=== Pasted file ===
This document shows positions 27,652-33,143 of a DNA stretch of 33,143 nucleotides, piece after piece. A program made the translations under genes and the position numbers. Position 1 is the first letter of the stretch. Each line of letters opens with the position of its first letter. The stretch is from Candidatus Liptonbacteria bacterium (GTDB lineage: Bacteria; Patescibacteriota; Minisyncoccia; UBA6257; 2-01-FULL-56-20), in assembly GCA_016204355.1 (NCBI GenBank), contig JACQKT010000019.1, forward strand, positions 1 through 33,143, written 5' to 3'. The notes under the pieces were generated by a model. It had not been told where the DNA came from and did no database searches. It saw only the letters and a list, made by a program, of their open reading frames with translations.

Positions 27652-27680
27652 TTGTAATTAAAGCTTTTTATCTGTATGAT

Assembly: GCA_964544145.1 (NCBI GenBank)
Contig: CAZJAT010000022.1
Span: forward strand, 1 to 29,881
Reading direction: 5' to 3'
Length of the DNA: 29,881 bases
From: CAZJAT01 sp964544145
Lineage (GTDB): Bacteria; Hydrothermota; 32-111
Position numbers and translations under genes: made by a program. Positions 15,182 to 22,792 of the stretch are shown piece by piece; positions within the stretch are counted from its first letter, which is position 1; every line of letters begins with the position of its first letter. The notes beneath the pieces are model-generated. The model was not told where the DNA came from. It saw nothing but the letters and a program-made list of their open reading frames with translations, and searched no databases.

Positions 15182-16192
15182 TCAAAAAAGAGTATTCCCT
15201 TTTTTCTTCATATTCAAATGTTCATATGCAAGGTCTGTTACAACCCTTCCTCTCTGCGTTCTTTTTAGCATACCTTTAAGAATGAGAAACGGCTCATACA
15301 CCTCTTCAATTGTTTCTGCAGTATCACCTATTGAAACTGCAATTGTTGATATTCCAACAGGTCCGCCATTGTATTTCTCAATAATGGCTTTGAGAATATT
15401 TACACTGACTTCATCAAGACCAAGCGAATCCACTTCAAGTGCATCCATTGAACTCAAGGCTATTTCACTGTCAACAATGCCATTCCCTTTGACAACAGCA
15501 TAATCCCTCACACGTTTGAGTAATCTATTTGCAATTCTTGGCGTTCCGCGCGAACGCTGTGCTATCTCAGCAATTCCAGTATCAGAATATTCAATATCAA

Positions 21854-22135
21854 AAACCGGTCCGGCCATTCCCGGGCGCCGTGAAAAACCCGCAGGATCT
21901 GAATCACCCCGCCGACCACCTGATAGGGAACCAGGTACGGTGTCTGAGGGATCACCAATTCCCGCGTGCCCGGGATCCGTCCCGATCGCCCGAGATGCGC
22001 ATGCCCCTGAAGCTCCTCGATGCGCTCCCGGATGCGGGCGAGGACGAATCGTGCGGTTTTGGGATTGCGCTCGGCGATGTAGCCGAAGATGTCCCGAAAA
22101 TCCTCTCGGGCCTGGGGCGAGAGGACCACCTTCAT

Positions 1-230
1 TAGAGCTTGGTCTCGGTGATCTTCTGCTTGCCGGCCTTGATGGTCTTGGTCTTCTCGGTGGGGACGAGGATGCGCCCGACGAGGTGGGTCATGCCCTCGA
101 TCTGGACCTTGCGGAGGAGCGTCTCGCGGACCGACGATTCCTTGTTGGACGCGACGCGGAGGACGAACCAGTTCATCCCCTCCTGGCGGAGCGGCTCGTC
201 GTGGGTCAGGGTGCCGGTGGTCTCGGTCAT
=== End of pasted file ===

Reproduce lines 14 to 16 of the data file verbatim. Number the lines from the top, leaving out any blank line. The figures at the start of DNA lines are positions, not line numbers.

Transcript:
15201 TTTTTCTTCATATTCAAATGTTCATATGCAAGGTCTGTTACAACCCTTCCTCTCTGCGTTCTTTTTAGCATACCTTTAAGAATGAGAAACGGCTCATACA
15301 CCTCTTCAATTGTTTCTGCAGTATCACCTATTGAAACTGCAATTGTTGATATTCCAACAGGTCCGCCATTGTATTTCTCAATAATGGCTTTGAGAATATT
15401 TACACTGACTTCATCAAGACCAAGCGAATCCACTTCAAGTGCATCCATTGAACTCAAGGCTATTTCACTGTCAACAATGCCATTCCCTTTGACAACAGCA